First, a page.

Learning Legacy – A Beginners’ Guide to RUG Delver

Welcome back, brewers. Today we are going to talk about little-known format called Legacy. Legacy is a great format because you can basically play any deck you want. Every play style is represented; even the person who only wants to play lands can win. It Is also a format where every turn matters. Turn one can be riddled with options and you can make mistakes turn one that can lose you the game. What other format has pressure like that? Play skill rewards legacy players. Because the format is so diverse and every turn matters, it is very important to know your deck.

One of the reasons I did so well in standard was because I ran the same GW deck for over a year. Sure, there were tweaks to the deck; adding Ajani, playing around certain cards, coping with the rise and fall of Mono Blue, but the basic play of the deck remained the same. I have played the Mono Black match up so many times I can usually tell who will win by turn 4. If they play removal spell on two and removal spell on three, you’re probably dead.  I also know a lot of the tricks with the deck; all of the subtle nuisances for each deck do not come easily. You need to practice and playtest and the more you play with a certain deck the better you get with it. Duh.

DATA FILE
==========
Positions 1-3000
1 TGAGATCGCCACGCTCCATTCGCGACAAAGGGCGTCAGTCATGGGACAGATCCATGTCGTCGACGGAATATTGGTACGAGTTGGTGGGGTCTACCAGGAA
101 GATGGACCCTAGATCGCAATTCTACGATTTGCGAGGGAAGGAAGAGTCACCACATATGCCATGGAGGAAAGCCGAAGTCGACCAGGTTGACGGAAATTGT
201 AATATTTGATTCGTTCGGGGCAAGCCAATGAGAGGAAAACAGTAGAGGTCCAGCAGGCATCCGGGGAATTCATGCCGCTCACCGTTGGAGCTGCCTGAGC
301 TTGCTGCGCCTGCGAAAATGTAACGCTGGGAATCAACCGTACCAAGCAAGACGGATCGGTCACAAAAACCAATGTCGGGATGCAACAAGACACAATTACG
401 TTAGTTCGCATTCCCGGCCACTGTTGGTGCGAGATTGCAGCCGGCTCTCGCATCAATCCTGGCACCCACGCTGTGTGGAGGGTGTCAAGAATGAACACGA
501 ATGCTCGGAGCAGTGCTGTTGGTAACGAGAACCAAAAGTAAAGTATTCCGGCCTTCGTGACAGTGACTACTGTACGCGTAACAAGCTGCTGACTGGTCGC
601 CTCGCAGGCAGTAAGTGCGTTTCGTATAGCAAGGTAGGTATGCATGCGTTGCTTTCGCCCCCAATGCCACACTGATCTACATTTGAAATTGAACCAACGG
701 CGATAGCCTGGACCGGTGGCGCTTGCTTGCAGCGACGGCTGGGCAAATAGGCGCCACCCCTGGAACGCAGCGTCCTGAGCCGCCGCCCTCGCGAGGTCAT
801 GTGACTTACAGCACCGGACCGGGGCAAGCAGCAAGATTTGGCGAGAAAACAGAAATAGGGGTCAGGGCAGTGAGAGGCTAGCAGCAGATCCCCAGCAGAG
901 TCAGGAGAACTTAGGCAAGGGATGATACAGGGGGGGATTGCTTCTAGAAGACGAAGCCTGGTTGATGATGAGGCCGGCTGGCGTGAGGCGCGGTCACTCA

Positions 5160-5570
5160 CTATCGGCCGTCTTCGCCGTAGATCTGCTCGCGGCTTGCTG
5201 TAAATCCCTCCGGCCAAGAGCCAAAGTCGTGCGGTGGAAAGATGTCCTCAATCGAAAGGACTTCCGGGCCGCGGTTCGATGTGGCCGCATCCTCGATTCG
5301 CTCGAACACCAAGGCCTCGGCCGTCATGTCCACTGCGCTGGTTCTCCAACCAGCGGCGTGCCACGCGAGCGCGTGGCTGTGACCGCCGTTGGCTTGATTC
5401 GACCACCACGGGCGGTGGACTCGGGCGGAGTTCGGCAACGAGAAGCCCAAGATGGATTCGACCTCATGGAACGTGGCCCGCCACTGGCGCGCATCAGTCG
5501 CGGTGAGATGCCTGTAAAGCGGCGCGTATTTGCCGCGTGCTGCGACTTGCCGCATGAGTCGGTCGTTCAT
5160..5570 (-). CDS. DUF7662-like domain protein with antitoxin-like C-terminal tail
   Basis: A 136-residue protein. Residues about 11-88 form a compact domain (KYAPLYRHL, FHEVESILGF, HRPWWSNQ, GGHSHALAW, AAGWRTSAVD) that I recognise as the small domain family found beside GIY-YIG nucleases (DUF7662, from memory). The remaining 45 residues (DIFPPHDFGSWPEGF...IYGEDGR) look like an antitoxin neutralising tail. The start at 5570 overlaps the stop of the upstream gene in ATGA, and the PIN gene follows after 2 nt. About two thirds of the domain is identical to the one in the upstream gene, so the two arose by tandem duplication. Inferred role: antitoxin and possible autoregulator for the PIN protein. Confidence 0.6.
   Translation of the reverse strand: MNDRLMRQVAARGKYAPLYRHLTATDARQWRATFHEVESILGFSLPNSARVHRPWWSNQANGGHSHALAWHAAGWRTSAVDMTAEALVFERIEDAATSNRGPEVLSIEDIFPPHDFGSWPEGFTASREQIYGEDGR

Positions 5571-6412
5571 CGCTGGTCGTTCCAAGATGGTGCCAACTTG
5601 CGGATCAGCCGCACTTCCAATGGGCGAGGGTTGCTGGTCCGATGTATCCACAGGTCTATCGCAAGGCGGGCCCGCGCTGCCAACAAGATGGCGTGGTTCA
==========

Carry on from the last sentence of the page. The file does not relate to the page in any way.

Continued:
Legacy does not rotate. Also, there have not really been a lot of banning announcements that have affected the legacy format. This means that your deck and the legacy environment will not change very much. You will play against a [card]Stoneforge Mystic[/card] deck. You will play against a combo deck. You will play against dredge players, as much as I hate playing against them. If you learn the matchup you will have this knowledge for a long time. What does this all mean? Well in my opinion, to get better at legacy you should pick one deck and stick to it.

I am new to legacy. I have made that clear in many articles, but I have decided to take my own advice. I have found a deck that I love to play and will continue to play it and hone my skills. This article series, Learning Legacy, will highlight how I grow as a Legacy player, my first reaction to cards and decks and how that changes with experience. Hopefully, many of the people reading this are in the same boat and can learn something from this approach. We will look at what works and what doesn’t and reactions to cards, strategies, combos, and decks. This is something that I think new players and experienced players can relate to and hopefully learn from . The deck I chose?

RUG Delver. (yes I have fun when my opponents can’t cast spells).

Delver